Good Luck in the New Year

A man sits facing a woman at a table with a bottle of what looks like champagne in the background, confetti and streamers around them. They both hold onto a martini glass and lean in for a drink together.

“New Year’s All Over,” Evening Star (Washington, DC), December 30, 1956.

As 2021 ends (good riddance!) and we look to a new year, many of us could use a little more luck and better fortune. The beginning of a new year has always been seen as a hopeful time with many traditions for celebrating, and for bringing good luck and fortune. Take a look at these helpful tips from newspapers for ways to bring yourself good luck next year.

“It is lucky to rise early on New Year’s morning.” 100 years ago, the Jasper Weekly Courier provided a list of New Year’s Lore. “New Year’s night quiet and clear indicates a prosperous year,” says the Courier. So let’s all hope for a quiet and clear night. Another tip? “It brings good luck to place a piece of money on the window on New Year’s eve.”

Text from a newspaper with a visible headline that reads New Year's Lore and a stylized capital letter "N" to start the article.

“New Year’s Lore,” The Jasper Weekly Courier (Jasper, IN), December 30, 1921.

“At midnight on Dec. 31, it’s a Madrid custom to eat a dozen grapes.” The Evening Star provided a helpful list of lucky foods from around the world that are eaten either on New Year’s eve or New Year’s day. Pork is lucky in Germany while lobsters and oranges bring luck in Japan. The article continues with recipes for Herring Salad and black-eyed peas. For more on what to eat for New Year’s, take a look at this blog post from Inside Adams: “Ushering in the New Year with Special Foods.”

An illustration of several people gathered together eating grapes.

“Help Yourself to New Year’s Luck!” Evening Star (Washington, DC), December 30, 1962.

 “’First Footing’ is a rite reserved for midnight of New Year’s eve.” The Midland Journal described this Scottish tradition for bringing luck. “A person who after the stroke of 12 o’clock sets foot inside of the home of a friend or relative is believed to bring that home good luck for the remainder of the year.”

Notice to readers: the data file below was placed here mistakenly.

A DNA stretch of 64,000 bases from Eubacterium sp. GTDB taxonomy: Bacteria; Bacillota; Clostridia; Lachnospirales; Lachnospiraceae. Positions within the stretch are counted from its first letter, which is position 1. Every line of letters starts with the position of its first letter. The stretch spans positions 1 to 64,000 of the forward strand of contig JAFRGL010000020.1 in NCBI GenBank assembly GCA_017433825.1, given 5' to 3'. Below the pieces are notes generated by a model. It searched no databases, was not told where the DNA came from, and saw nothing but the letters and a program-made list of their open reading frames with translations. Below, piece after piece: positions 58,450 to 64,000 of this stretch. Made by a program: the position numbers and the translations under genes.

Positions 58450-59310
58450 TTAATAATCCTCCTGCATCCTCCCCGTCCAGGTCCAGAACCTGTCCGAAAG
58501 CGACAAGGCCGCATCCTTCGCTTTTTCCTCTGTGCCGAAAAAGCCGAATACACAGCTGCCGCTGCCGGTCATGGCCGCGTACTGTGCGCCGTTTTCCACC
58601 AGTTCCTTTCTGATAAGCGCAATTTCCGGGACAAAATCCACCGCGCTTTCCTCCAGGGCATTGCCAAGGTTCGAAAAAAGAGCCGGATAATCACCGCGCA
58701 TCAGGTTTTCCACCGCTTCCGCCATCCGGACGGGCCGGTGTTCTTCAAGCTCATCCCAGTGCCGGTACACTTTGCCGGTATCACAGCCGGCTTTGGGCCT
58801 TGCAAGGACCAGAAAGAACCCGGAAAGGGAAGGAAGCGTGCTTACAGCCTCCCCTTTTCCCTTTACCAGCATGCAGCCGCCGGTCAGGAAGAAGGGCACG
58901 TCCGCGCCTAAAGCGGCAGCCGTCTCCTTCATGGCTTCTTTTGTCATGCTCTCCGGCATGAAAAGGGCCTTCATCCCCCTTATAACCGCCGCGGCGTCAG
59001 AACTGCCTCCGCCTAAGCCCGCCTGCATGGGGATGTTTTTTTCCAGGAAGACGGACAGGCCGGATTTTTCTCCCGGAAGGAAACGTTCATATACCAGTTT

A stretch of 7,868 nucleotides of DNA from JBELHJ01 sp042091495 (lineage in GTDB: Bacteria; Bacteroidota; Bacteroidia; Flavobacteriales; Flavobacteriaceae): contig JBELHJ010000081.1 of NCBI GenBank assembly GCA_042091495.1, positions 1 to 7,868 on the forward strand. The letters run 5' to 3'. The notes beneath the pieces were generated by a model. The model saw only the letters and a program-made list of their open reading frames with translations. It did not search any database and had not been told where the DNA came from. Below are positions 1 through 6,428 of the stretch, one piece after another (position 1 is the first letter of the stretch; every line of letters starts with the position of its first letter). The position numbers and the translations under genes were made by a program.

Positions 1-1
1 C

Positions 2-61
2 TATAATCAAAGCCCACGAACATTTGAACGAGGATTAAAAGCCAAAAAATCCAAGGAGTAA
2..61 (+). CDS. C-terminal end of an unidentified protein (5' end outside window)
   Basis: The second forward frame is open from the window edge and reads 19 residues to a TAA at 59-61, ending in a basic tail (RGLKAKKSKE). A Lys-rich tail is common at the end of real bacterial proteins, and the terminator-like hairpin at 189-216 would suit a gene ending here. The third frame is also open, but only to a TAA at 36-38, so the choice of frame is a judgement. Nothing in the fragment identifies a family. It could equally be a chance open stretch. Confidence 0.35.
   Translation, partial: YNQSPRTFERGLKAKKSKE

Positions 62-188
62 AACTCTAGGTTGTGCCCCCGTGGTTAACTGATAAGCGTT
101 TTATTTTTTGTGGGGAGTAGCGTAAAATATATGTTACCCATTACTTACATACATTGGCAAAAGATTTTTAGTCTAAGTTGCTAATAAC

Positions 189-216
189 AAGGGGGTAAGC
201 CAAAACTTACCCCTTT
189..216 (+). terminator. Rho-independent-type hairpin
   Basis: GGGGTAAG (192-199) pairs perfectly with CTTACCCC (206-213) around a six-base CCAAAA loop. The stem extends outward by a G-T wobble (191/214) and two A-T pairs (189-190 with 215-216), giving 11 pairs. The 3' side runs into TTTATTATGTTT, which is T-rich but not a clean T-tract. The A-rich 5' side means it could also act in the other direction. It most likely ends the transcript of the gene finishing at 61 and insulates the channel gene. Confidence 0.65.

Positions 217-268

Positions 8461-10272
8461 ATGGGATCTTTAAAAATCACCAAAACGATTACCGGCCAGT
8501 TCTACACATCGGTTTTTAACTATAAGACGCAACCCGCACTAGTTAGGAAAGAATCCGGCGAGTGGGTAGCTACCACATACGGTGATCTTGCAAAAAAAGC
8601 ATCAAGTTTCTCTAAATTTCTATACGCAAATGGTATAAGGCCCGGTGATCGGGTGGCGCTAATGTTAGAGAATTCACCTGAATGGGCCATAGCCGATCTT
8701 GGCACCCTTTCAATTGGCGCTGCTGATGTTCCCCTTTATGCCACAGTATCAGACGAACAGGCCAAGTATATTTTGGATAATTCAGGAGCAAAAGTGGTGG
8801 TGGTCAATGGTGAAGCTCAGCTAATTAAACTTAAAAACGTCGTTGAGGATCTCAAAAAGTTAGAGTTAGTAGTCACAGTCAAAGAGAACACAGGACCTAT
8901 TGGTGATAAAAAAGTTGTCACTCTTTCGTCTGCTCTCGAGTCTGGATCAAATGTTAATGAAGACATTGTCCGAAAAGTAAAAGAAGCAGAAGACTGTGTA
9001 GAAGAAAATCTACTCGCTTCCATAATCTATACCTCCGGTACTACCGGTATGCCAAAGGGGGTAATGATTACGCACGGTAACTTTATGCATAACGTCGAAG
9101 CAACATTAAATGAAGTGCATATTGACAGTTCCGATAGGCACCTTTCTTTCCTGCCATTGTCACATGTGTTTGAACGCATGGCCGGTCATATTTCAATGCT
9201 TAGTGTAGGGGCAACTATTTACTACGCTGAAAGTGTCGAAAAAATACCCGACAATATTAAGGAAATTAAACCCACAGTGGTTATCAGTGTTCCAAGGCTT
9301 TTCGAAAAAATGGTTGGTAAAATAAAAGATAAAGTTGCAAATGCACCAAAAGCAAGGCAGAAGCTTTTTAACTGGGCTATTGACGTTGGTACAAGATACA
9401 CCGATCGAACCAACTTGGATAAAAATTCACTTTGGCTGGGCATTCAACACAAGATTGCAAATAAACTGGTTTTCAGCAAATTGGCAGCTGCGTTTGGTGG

A group of men and women stand dressed in traditional Scottish clothing watching a man enter an open door on the right, also wearing a traditional Scottish kilt. The man entering the room is also handing a gift to one of the men inside.

“[New Year’s All Over] Continued From Previous Page,” Evening Star (Washington, DC), December 30, 1956.

“Be sure to say ‘rabbits’ as the first word when you wake before anyone has had a chance to speak to you.” The Lincoln Times provided a list of several such helpful tips for bringing luck. “Wear something new, if possible, on New Year’s Day, but the garment must be put on when you first dress in the morning.”

Newspaper text surrounds a small illustration of two men greeting and shaking hands.

“Superstitions Told About New Year’s In Many Lands: Good Luck Offered in Many Ways to ‘Believers.’” The Lincoln Times (Lincolnton, NC), December 31, 1945.

You can find many more such traditions in the historic newspapers of Chronicling America.* So whether it’s a midnight kiss, a toast, a gift, new clothes, good food, or good friends, I hope something will bring you luck for this new year.

Let us know in the comments if you have a tradition that you didn’t see here!

An illustration of a group of people dressed for a party walking backward up a large staircase.

“It’s Always a Big, Jolly-Good Party,” Evening Star (Washington, DC), January 1, 1933.

* The Chronicling America historic newspapers online collection is a product of the National Digital Newspaper Program and jointly sponsored by the Library and the National Endowment for the Humanities.

Follow Chronicling America on Twitter @ChronAmLOC

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